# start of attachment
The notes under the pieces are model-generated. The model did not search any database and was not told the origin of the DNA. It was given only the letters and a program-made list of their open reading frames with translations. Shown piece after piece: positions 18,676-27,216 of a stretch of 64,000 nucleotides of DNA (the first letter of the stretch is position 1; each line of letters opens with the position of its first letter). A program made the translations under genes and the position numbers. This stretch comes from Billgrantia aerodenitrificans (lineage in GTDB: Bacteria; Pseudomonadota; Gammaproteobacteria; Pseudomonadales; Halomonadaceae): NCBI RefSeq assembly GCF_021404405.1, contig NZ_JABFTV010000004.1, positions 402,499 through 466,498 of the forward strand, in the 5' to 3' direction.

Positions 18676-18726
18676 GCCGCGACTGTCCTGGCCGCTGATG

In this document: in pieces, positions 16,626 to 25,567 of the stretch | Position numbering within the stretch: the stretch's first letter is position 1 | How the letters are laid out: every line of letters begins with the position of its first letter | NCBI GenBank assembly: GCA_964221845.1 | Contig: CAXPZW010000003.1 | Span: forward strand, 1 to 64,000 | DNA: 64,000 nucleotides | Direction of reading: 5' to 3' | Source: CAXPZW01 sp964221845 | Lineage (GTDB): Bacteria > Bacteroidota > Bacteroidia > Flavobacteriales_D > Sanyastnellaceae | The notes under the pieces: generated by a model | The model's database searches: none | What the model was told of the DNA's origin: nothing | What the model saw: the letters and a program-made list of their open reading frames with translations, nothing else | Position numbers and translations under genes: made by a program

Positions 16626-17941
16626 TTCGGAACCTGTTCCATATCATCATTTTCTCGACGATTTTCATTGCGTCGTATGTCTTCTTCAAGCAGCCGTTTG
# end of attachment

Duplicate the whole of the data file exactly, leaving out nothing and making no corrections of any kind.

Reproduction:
The notes under the pieces are model-generated. The model did not search any database and was not told the origin of the DNA. It was given only the letters and a program-made list of their open reading frames with translations. Shown piece after piece: positions 18,676-27,216 of a stretch of 64,000 nucleotides of DNA (the first letter of the stretch is position 1; each line of letters opens with the position of its first letter). A program made the translations under genes and the position numbers. This stretch comes from Billgrantia aerodenitrificans (lineage in GTDB: Bacteria; Pseudomonadota; Gammaproteobacteria; Pseudomonadales; Halomonadaceae): NCBI RefSeq assembly GCF_021404405.1, contig NZ_JABFTV010000004.1, positions 402,499 through 466,498 of the forward strand, in the 5' to 3' direction.

Positions 18676-18726
18676 GCCGCGACTGTCCTGGCCGCTGATG

In this document: in pieces, positions 16,626 to 25,567 of the stretch | Position numbering within the stretch: the stretch's first letter is position 1 | How the letters are laid out: every line of letters begins with the position of its first letter | NCBI GenBank assembly: GCA_964221845.1 | Contig: CAXPZW010000003.1 | Span: forward strand, 1 to 64,000 | DNA: 64,000 nucleotides | Direction of reading: 5' to 3' | Source: CAXPZW01 sp964221845 | Lineage (GTDB): Bacteria > Bacteroidota > Bacteroidia > Flavobacteriales_D > Sanyastnellaceae | The notes under the pieces: generated by a model | The model's database searches: none | What the model was told of the DNA's origin: nothing | What the model saw: the letters and a program-made list of their open reading frames with translations, nothing else | Position numbers and translations under genes: made by a program

Positions 16626-17941
16626 TTCGGAACCTGTTCCATATCATCATTTTCTCGACGATTTTCATTGCGTCGTATGTCTTCTTCAAGCAGCCGTTTG